Whether or not to Legalize Physician-Assisted Suicide

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Whetheror not to Legalize Physician-Assisted Suicide

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Whetheror not to Legalize Physician-Assisted Suicide

Itis not right to pass a law that permits physician-assisted suicide inthe state of New Jersey. Although morality can be viewed at differentangles, it is morally incorrect to advise or even encourage a personto end their life. Different theories on morality comply with thisstand and most of them, for example, Aquinas’ encourage thepresence of virtue as a primary step towards the achievement ofhappiness (Parry, 2014). I will use Aquinas’ theory of morality toindicate that it is morally wrong to allow Physician AssistedSuicide. The theory by Aquinas provides that the goodness or badnessof an act depend on whether it contributes to or prevents us from ourproper human end (Parry, 2014). He then goes on to equate theavailability of moral virtue in an individual’s action to theexistence of happiness in the person (Parry, 2014). Having consideredthe act of physician-assisted suicide as a moral wrong, I, therefore,disapprove the passing of the law that promotes the act.

Passingthe law deters individuals from their proper human end. Theoccurrence of death is a natural phenomenon, and it should be allowedto exist in such a manner. The act leads to an intentionalstimulation of the process of death. It makes an individual thinkthat they have an approval or support of another human being, thusencouraging them to terminate their life. As stated by Calahan(1992, pg. 52), it is morally wrong for an individual to hand overhis life and fate to another, however good the consequences may seemto be. Such is, therefore, an improper way of reaching a rightfulhuman end. According to Aquinas, an action that prevents anindividual from attaining a suitable end is termed as bad, and so isthe law.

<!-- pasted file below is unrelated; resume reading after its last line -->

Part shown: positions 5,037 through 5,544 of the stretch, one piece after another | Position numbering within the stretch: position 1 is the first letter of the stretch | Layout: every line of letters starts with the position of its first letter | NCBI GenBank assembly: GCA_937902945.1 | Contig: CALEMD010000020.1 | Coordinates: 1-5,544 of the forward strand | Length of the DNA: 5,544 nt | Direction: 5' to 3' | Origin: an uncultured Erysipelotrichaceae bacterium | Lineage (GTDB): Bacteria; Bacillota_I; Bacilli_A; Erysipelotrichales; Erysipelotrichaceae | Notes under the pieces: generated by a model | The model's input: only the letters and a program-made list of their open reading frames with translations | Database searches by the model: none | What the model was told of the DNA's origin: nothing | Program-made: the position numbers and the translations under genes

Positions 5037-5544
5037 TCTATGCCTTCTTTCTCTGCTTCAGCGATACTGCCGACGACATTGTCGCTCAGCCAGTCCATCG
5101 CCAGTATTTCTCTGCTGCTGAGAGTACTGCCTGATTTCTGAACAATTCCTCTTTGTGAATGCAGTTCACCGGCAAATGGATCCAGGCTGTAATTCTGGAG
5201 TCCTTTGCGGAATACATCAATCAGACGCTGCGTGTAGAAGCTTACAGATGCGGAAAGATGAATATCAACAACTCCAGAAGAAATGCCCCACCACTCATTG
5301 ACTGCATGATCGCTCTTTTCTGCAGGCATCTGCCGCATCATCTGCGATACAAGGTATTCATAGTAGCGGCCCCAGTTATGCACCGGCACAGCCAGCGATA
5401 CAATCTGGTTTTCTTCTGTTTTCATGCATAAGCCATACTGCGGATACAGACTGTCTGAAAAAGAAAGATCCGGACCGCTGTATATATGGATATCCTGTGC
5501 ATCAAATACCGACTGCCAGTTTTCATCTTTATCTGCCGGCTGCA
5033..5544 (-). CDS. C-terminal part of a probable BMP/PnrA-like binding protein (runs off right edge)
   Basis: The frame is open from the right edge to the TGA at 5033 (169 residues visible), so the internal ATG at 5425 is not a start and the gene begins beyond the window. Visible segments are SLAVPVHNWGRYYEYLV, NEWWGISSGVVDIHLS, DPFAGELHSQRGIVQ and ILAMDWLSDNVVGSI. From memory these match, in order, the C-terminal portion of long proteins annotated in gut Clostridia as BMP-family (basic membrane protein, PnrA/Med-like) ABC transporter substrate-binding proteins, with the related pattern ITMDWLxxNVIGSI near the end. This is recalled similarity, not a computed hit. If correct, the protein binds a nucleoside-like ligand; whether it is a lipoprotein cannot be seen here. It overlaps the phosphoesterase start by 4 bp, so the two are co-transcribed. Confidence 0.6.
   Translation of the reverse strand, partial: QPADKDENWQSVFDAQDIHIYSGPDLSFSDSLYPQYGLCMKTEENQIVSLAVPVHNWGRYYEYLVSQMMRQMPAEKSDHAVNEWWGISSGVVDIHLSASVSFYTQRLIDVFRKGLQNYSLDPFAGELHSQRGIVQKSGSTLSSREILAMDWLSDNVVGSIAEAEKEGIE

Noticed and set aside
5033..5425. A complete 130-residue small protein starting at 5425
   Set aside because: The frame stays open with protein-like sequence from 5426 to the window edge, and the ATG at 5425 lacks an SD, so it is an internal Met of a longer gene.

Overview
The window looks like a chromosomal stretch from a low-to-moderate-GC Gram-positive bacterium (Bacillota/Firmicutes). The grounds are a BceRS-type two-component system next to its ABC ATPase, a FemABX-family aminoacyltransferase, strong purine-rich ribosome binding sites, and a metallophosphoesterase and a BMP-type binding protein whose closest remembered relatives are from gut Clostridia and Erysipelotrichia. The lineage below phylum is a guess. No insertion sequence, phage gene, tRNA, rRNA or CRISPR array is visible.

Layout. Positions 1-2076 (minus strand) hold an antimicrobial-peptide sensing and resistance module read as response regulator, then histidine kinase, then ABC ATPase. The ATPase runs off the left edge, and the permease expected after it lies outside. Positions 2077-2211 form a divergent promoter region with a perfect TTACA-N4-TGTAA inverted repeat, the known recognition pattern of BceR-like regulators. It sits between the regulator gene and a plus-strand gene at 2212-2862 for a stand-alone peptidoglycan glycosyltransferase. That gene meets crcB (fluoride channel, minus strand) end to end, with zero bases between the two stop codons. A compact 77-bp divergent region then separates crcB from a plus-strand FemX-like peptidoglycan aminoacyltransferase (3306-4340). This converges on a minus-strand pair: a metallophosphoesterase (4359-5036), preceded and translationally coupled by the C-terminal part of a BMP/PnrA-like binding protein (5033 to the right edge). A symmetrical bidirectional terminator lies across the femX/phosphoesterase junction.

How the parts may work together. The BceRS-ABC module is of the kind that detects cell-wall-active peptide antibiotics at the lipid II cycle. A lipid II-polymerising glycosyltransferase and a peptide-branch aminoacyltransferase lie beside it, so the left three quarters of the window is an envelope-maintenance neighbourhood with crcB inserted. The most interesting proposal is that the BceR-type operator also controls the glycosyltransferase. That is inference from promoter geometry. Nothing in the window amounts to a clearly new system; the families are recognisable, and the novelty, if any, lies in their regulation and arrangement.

Accordingto Warren (1973, Pg. 61), putting an end to the life of a fetus canonly be viewed as morally right if such a decision is undertaken toprevent the “potential person” from a great deal of potentialsuffering. I agree that both abortion and euthanasia can be used whensuch a condition occurs. According to my view, euthanasia is a morelimited practice as it involves a patient who is in great pain andsuffers from a terminal illness. Such a condition is ethicallyjustifiable based on Aquinas’ theory, as it prevents the individualfrom having a more painful ending. In physician-assisted suicide,there could be a possibility that if the process is avoided, theperson may get a solution, other than suicide, to his or her problem. Most individuals who end up committing suicide often suffer frompsychological problems, and with proper treatment and othertherapeutic processes, the person’s condition may be altered orcured. It would, therefore, be morally incorrect if the person hadbeen allowed to die through physician-assisted suicide.

Toconclude, I propose that New Jersey should not pass the law onphysician-assisted suicide. Such a law defies the morals of life, anddemeans the value of an individual’s life. The law inhibits aproper human end and is, therefore, bad as supported by Aquinas’theory of morality. It is also morally incorrect for a person to endtheir life or to determine the fate of their life.


Callahan,D. (1992). When Self-Determination Runs Amok. TheHastings Center Report,22(2),52. doi:10.2307/3562566

Parry,R. (2014, August). Ancient Ethical Theory. Retrieved March 25, 2017,from https://plato.stanford.edu/entries/ethics-ancient/#4

Warren,M. A. (1973). On the Moral and Legal Status of Abortion. Monist,57(1),61. doi:10.5840/monist197357133